How to Talk to Investors about Marketing and Growth

Jess Erickson

July 02, 2013

This post is part of the ongoing Distribution Tuesday series. Every week the 500 Distribution Team highlights actionable resources for marketing your startup. Get even more tips by following @500Distribution on Twitter and subscribing to our email newsletter.

In the ultra-competitive world of startups, having engineering power and a great design is merely the price of admission. Marketing is the element that will actually grow your business enough to get it funded, or better yet, make it sustainable. So, do you know how to speak about marketing in your pitch meetings? Here are a few examples of what not to say and what to say that will help score you points with investors.

Things to never say:



Stop saying this, and especially stop saying it with a huge smile on your face. This is not something to be proud of, and any investor of note will think this sounds really stupid. You might as well save your breath and hand the investors a piece of paper with the following image:




WRONG. Investors are looking for big businesses so if your business is never going to need actual marketing, then it must be operating on a pretty small scale. Every business, especially the biggest ones, must aggressively market their products or services. The bigger your business becomes, the truer this is. Having a product or service go viral is nice, and important, but only the outliers can build an entire business on virality alone.



Great! But remember: press hits are just that, hits. And trust me, the hits rarely keep coming. If you’re riding the ups and downs of press hits, you’re about to find out that hits are almost never sustainable. At the same time, if you’re leaning heavily on technology press, you’re barely scratching the surface in terms reaching your audience at scale. Your company needs press but press coverage should be supplemental to your larger marketing plans.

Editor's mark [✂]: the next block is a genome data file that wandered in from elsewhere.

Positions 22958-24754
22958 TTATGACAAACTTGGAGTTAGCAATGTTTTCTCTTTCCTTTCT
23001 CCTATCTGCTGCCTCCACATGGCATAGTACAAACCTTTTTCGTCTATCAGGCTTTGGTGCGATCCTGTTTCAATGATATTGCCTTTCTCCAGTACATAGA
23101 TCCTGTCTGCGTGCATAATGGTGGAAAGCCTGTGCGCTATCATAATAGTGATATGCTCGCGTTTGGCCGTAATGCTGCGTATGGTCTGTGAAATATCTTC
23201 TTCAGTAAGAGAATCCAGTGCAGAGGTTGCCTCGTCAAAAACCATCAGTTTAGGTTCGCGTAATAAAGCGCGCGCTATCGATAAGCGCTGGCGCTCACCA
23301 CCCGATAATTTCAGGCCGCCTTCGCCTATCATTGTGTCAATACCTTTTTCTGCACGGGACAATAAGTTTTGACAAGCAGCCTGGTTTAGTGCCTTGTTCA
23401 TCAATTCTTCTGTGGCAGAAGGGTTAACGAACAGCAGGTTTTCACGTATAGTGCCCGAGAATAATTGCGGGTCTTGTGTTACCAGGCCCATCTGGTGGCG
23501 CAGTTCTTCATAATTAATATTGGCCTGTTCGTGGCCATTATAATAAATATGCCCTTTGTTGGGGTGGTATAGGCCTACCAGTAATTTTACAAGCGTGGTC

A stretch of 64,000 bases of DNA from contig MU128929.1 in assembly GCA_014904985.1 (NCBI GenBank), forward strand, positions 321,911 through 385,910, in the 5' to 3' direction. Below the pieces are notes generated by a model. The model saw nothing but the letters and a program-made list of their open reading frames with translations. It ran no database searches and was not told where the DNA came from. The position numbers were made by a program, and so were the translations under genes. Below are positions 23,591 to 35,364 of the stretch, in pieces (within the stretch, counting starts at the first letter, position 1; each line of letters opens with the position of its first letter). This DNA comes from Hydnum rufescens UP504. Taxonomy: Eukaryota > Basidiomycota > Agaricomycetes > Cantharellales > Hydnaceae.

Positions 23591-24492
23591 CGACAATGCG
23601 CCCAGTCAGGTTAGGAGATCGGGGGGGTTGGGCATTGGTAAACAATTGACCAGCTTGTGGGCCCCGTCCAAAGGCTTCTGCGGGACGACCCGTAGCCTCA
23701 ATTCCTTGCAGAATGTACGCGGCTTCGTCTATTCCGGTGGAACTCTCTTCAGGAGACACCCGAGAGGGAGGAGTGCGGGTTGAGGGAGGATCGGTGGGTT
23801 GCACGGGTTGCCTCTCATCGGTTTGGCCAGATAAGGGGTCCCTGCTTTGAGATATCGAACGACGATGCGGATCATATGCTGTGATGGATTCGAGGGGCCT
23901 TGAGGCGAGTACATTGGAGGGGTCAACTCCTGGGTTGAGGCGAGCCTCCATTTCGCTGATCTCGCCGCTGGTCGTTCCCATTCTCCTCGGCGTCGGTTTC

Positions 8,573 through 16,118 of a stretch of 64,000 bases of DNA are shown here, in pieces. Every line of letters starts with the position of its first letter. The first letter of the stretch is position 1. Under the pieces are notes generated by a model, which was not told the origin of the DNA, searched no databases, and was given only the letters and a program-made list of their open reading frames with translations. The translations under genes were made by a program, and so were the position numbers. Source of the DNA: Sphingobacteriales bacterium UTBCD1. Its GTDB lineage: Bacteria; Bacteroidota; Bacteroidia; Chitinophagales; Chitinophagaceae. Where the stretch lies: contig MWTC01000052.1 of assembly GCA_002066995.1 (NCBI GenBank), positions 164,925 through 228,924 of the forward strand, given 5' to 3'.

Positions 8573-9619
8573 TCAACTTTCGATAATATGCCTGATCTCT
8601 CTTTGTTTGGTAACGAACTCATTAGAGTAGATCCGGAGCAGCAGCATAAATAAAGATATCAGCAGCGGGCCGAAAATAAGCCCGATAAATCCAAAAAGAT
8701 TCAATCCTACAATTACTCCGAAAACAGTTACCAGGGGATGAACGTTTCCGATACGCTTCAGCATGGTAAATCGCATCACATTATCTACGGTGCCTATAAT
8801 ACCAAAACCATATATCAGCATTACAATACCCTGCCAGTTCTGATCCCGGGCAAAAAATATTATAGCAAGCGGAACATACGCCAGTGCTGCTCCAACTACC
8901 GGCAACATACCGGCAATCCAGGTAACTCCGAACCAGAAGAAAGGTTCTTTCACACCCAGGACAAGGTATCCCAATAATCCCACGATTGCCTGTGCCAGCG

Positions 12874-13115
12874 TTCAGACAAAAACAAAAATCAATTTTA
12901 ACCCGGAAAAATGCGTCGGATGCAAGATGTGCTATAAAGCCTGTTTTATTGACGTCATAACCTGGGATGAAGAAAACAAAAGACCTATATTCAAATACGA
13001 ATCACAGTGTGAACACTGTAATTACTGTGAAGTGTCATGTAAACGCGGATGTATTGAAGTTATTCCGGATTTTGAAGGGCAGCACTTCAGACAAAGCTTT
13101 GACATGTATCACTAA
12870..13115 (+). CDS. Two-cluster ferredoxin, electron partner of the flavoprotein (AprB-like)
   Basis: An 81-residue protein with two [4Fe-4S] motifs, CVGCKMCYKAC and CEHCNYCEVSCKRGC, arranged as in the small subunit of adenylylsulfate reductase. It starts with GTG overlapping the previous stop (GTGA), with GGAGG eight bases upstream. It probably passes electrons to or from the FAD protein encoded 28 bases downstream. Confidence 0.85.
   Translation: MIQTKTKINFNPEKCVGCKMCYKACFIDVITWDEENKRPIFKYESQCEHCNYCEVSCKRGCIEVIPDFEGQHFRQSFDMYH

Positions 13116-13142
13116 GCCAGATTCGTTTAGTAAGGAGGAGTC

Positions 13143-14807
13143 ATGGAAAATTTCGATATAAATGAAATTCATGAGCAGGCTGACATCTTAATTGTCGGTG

Things you should say:



Regardless of scale or budget you should always be testing many different marketing channels.  In this example, notice that the number of marketing channels mentioned is in double digits, implying that you have tried more than 10. Also, this statement should end with some form of brilliant marketing insight you’ve managed to pull out of these tests. This could be a data point about your demographic or a marketing technique that worked extremely well.

It’s incredibly important that an investor feels you’re not going to be “learning on the job” with their money. So you want to show them you already know where you’re going to be spending the money effectively. That scores you a lot of points and, in the end, likely saves everyone involved a lot of money.



That’s a bold statement and it’s critical to nail it early on for some businesses. The ability to put a hard number down for your acquisition costs is no easy feat, I get that. However, those who can do it gain a huge advantage with investors. It helps investors understand whether your business is scalable or some kind of fluke. It shows them you understand how this number works and shapes your business. Most of all, it shows you know your shit.


One note: It’s important that this number be both accurate and exact. So don’t use ranges when referring to acquisition costs. Let the investor know you’ve figured this out literally down to the penny.



A common question asked during a pitch is “Where/how are you going to scale this business?” Here’s your chance once again to show off anything you’ve learned during your initial tests. Bonus points if you can add any additional flavor in terms of why that channel is such a strong (and scalable) source of marketing for your business.

Over time your best channel for user acquisition may change. In those early days it’s more important to identify the first major veins you’ll be mining against. In many cases your best marketing channel will prove to be a total surprise.

Every business has different marketing needs. But in almost every case, having a deeper understanding of marketing during the early stages will only benefit your company in the long run. Instead of throwing up your hands with regard to growth, stand confident. Show investors you’re well equipped to produce measurable results they can get excited about. Show them that even if you’re an underdog, you’re ready for the challenges that lie ahead.

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